Lone Survivor [Title Spoiler: only one of ‘em survives]: follows a Navy Seal team as their recon mission goes south and they’re ambushed by Taliban militia. From the get go it’s a flag-waving military recruitment advert; glorifying the ‘Army Bro’ lifestyle and full of manipulative shots: wide aperture, emotional music, golden hour lighting. It takes a while to get going, but when the action starts the movie completely shifts gear. After a quick round of various viewpoints on killing potentially dangerous civilians (also the only real characterisation we get) there’s an epic, sustained and very intense action scene, that goes on just long enough to become a bit silly; as the protagonists are shot dozens of times but keep limping on, literally throwing themselves face first down massive cliff faces while mowing down seemingly infinite hajis with seemingly infinite clips of ammo. This set piece is grittier than most too, with blood splattering headshots, close-ups of wounds, shrapnel surgery – not much left to the imagination. This kind of action, and the way it’s shot make the film feel more like a HK influenced heroic bloodshed film than a traditional army or Hollywood action movie. The final five minutes are a tribute to the dozens American soldiers that died in this operation; a nice touch, but ultimately raises more questions about why America perpetually sacrifice so many young people to interfere in the middle-east. As a War Movie, Lone Survivor is pretty light, but as a no-brainer action film it works spectacularly, with one of the best gun battles in recent memory.
“Been around the world twice. Talked to everyone once. Seen two whales fuck, been to three world faires. And I even know a man in Thailand with a wooden cock. I pushed more peeter, more sweeter and more completer than any other peter pusher around. I’m a hard bodied, hairy chested, rootin’ tootin’ shootin’, parachutin’ demolition double cap crimpin’ frogman. There ain’t nothin’ I can’t do. No sky too high, no sea too rough, no muff too tough. Been a lot of lessons in my life. Never shoot a large caliber man with a small caliber bullet. Drove all kinds of trucks. 2by’s, 4by’s , 6by’s and those big mother fuckers that bend and go ‘Shhh Shhh’ when you step on the brakes. Anything in life worth doing is worth overdoing. Moderation is for cowards. I’m a lover, I’m a fighter, I’m a UDT Navy SEAL diver. I’ll wine, dine, intertwine, and sneak out the back door when the refueling is done. So if you’re feeling froggy, then you better jump, because this frogman’s been there, done that and is going back for more. Cheers boys.”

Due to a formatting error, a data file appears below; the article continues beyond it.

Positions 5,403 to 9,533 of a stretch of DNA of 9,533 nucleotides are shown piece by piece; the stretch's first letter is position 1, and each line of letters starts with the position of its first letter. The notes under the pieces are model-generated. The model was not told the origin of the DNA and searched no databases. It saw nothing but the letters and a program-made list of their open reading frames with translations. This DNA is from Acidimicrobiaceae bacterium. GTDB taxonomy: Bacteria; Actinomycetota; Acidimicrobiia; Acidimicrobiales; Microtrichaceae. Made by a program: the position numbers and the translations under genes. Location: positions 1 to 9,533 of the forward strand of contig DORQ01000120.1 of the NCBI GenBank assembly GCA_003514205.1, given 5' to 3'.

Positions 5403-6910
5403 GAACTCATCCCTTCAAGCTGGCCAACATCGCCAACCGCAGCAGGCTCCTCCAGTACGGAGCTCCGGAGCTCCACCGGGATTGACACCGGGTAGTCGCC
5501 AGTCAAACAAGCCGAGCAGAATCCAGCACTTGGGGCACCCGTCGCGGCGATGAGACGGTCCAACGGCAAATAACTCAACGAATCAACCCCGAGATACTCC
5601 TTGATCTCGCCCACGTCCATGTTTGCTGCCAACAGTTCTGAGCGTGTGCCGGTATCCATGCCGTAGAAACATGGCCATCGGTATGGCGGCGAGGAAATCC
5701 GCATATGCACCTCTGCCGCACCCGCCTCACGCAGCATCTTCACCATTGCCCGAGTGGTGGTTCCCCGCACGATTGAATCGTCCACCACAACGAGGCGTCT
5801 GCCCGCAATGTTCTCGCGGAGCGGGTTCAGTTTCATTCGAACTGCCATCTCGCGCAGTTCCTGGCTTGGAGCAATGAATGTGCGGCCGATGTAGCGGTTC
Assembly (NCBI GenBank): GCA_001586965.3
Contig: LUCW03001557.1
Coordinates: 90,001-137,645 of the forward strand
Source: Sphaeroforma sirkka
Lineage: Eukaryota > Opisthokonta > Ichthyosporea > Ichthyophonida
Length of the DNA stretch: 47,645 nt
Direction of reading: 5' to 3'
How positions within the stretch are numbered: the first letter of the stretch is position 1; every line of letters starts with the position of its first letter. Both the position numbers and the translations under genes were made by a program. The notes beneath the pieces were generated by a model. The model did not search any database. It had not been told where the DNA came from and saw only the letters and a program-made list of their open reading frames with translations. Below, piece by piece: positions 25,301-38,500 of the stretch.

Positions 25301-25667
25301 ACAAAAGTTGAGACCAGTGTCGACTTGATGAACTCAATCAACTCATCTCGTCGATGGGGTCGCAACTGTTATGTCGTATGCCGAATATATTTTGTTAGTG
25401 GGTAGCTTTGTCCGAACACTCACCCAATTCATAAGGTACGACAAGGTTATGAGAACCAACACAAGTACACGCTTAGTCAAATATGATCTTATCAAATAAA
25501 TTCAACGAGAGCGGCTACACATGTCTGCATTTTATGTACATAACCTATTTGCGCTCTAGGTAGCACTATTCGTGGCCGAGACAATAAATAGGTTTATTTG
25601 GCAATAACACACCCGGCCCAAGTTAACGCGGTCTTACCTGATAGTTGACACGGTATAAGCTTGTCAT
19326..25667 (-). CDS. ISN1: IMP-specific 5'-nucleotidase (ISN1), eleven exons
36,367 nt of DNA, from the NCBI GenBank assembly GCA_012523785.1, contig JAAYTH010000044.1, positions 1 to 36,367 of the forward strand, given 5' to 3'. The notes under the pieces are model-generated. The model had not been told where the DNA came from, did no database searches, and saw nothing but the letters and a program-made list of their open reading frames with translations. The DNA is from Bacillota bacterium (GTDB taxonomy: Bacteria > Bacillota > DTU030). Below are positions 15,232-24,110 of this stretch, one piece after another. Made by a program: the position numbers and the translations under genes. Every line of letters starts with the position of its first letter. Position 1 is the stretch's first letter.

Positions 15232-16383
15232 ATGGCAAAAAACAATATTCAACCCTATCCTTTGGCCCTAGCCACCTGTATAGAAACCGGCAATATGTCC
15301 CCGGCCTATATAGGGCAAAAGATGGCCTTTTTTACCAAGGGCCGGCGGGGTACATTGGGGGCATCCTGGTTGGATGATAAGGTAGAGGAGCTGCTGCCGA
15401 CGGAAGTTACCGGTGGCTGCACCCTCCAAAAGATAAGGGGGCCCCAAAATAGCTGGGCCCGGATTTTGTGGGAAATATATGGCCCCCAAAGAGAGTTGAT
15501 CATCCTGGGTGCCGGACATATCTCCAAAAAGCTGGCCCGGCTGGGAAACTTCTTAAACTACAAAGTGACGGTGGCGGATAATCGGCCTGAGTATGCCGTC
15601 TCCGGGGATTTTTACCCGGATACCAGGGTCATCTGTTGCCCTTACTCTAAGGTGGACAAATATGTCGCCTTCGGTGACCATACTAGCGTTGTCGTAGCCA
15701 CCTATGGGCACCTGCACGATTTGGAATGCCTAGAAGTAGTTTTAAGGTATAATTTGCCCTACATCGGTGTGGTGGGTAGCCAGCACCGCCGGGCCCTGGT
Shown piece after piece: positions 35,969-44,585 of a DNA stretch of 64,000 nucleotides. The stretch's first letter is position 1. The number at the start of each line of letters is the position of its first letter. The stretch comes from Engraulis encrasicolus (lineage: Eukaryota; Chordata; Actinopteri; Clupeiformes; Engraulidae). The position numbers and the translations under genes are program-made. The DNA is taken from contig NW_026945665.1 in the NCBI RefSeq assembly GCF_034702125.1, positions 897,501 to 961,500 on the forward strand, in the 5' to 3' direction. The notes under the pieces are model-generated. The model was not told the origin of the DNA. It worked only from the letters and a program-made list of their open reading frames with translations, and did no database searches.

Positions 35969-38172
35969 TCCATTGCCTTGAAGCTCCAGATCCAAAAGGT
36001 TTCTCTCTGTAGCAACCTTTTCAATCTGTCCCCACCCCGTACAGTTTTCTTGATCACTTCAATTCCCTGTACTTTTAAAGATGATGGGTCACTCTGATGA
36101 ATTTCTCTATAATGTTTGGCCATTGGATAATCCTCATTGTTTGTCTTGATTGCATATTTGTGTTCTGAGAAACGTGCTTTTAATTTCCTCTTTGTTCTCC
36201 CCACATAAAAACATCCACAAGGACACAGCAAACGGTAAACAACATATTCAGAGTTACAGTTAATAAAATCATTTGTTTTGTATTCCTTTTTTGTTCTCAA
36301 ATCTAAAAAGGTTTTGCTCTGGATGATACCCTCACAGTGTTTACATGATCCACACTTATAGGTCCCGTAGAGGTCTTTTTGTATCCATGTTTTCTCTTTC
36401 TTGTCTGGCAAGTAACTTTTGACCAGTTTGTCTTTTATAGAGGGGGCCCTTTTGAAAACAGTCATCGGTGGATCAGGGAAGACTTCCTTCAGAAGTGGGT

Savages (mild spoilers): when two pro pot dealers have their shared girlfriend kidnapped by a cartel for leverage, they don’t take it lying down. This one is absolutely packed to the brim with torture, violence, action sex, drugs and rock & roll – it’s all turned up way past 11. All the characters are all pretty broad stereotypes, however it’s the cast and story that raise this above your standard gang-banger flick. Hell, it’s worth watching this just to see the scene with Del Toro and Travolta – each doing their thing and loving every second of it. For a 2hr30 film, it’s so packed with action and plot that it never drags: as it plays out like a dramatic chess match. Savages barely puts a foot wrong until it doubles back on what would have been a powerful, Shakespearian out-of-the-blue ending – instead copping out at the last second for a crowd-pleaser. The only real downer for me was a sloppy, grating, “ike-OMG-totally-I-was-like-and-she-was-all” So-Cal voiceover that does nothing more than point out the obvious – and annoy the shit out of viewers. After a couple of duffers, this one definitely puts Oliver Stone back on the cinemap, and with ample style to spare.
John Carter of Mars: an American civil war-vet accidentally teleports to Mars in the middle of a war. At over an hour long the setup drags on, and the whole film never really shakes off the ‘teeing up a franchise’ vibe as things are cintinually explained – including all of the confusingly named species, planets, and cities – feels like Bill Cosby suggested a couple. The script isn’t the best, although there’s a few comedy gems poking out between clunky, formulaic dialogue and sections of explanation – that would have been better to get over with in one big voiceover. There’s some half-decent actors making a quick buck here Mark Strong, Ciaran Hinds, Willem Dafoe – who are all good, but nobody has much scope with flat, stock characters, the most entertaining and likable of which is a non-speaking dog-like alien. Some other undertones felt out-of-place, like the environmental agenda segments (including literal green warriors!) Some positives of note: graphics are awesome considering most of it is CGI/Green Screen, several gratuitous big action set-pieces, the score is top drawer and is reminiscent of Indy films, skimpy outfits on the Princess are awesome, a smart ending, and there are parts that feel like a solid old-fashioned action adventure. Unfortunately, despite the source being an ‘original’ space story (almost 100 years old) it’s been copied and ripped off so often over the decades, leaving a major air of déjà vu. Finally, I know we’re supposed to suspend disbelief, but given advances and general knowledge in astronomy / physics / space and science… a lot of the unknowns from 100 years ago now feel like massive, tardy unexplained plotholes – but that’s a minor gripe. John Carter is undoubtedly an impressive story; but it’s just not presented as best it could be (down to the framing device – it’s necessary, but could have been done better), and because of this, it never got me going once, which is disappointing for a film this big.